의회제 국가의 내각안정성 형성경로에 관한 경험적 비교연구: 영국 · 일본 교차사례 분석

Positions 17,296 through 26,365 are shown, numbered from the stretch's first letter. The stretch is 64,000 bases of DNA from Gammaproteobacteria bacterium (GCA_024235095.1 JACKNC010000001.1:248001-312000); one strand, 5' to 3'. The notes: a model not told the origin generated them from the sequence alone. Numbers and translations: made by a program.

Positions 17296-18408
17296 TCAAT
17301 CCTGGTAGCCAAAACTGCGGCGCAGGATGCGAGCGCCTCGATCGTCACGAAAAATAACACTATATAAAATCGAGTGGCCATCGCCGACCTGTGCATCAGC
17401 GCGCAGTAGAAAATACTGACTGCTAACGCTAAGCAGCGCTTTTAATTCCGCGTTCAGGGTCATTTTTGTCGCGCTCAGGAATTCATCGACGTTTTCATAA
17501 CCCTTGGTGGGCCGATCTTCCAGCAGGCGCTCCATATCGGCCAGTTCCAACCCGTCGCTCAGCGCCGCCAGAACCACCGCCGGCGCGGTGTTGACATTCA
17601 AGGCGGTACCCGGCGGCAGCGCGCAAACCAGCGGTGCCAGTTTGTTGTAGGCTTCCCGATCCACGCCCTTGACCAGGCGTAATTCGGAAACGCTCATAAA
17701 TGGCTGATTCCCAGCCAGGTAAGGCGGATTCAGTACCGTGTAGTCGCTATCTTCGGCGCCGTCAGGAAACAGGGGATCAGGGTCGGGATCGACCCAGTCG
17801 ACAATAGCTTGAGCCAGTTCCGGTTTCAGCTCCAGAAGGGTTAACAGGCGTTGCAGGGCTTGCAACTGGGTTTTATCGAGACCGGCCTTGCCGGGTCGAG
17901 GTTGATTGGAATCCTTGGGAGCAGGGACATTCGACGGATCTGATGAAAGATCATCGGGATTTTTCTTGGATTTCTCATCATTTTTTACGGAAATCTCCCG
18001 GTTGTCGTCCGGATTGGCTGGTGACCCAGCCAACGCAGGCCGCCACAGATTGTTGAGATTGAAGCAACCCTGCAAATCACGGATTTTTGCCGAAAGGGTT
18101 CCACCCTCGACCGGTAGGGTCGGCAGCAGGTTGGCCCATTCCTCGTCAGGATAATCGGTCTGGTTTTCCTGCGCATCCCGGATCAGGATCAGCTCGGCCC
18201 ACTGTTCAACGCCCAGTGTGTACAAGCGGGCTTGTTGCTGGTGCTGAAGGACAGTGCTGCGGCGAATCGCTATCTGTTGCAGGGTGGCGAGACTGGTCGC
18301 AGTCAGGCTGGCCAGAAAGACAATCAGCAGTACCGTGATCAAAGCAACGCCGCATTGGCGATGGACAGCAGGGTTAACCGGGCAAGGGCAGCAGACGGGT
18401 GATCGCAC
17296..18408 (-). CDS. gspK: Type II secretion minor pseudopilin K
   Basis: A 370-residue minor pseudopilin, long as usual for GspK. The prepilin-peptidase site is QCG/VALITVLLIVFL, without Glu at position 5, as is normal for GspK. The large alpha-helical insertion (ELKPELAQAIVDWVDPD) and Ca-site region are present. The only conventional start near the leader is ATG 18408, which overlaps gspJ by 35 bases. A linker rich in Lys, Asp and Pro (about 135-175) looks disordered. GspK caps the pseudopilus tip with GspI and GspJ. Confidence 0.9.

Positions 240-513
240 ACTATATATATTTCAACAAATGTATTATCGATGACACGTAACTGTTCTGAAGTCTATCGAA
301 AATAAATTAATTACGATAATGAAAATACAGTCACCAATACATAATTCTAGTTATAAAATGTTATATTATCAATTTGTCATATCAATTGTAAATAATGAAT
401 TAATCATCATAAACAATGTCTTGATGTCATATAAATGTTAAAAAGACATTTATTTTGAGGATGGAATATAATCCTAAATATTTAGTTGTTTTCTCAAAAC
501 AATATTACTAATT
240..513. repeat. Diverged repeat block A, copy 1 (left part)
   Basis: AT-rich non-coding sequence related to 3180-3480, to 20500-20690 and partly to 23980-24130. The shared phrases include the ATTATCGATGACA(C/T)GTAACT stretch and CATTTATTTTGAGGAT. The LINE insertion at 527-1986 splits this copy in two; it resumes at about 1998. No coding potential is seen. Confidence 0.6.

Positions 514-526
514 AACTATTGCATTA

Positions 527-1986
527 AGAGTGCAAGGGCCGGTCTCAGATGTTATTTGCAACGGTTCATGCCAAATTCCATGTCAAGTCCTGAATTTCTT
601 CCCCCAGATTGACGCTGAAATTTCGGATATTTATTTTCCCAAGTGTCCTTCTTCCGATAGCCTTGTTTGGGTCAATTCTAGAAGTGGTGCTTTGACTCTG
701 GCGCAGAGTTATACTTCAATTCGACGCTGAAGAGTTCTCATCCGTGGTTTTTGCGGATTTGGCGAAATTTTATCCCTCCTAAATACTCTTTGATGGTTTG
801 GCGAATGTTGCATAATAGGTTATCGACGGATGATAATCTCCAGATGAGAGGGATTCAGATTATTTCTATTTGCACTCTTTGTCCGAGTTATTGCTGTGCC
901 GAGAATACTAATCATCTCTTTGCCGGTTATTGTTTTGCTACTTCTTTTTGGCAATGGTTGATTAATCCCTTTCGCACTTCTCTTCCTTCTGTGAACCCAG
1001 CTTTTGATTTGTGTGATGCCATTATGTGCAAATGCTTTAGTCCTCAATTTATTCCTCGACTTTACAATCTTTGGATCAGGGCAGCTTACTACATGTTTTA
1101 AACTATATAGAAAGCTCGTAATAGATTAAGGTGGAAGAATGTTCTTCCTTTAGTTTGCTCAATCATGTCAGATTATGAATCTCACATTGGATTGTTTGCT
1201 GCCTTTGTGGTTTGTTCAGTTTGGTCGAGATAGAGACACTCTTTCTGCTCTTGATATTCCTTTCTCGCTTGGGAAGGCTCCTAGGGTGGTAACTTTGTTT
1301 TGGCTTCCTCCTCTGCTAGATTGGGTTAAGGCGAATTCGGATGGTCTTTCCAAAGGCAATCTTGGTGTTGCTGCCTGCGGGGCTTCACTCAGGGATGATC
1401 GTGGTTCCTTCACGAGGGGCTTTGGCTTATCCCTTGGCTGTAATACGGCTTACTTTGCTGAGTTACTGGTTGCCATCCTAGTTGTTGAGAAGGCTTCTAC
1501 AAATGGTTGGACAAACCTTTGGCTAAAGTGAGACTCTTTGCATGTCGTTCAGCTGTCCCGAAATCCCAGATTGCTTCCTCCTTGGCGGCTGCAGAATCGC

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Cabinet Stability under the Parliamentary Systems: An Empirical Cross-cases Analysis of the United Kingdom and Japan This study attempts to delineate the causal impact of political as well as economic factors(independent variables) upon the stability of cabinet(dependent variable) under the parliamentary systems. For this purpose, a series of cross-cases quantitative analysis was performed for the cases of the United Kingdom and Japan; OLS multiple regressions and path analysis to detect the causal structures among the operating variables. The analysis shows that (a) parliamentary fractionalization is the sole factor affecting the level of cabinet stability both in the United Kingdom and Japan, and (b) economic variables such as the unemployment rate or the inflation rate do not produce any statistically meaningful impact upon the cabinet stability, neither directly nor indirectly. The theoretical and empirical implications of these findings are as follows: First, the fact that parliamentary fractionalization is the only factor which affects the cabinet stability both in the United Kingdom and Japan suggests a new hypothesis that it may operate as a 'general cause' of the governmental as well as political stability under the parliamentary systems, regardless of regional or cultural diversities. Secondly, the statistically negligible impact of economic factors found in this research, which outrightly defies the empirical findings of previous studies, may generate a new hypothetical perspective that the economic performance of parliamentary government in industrial democracies has been gradually losing its political leverage upon the governmental stability. Finally, the fact that both the United Kingdom and Japan have maintained the stable constitutional monarchy indicates that a specific pattern of parliamentary system may operate as an initial condition under which parliamentary fractionalization produces significant effect upon the cabinet stability.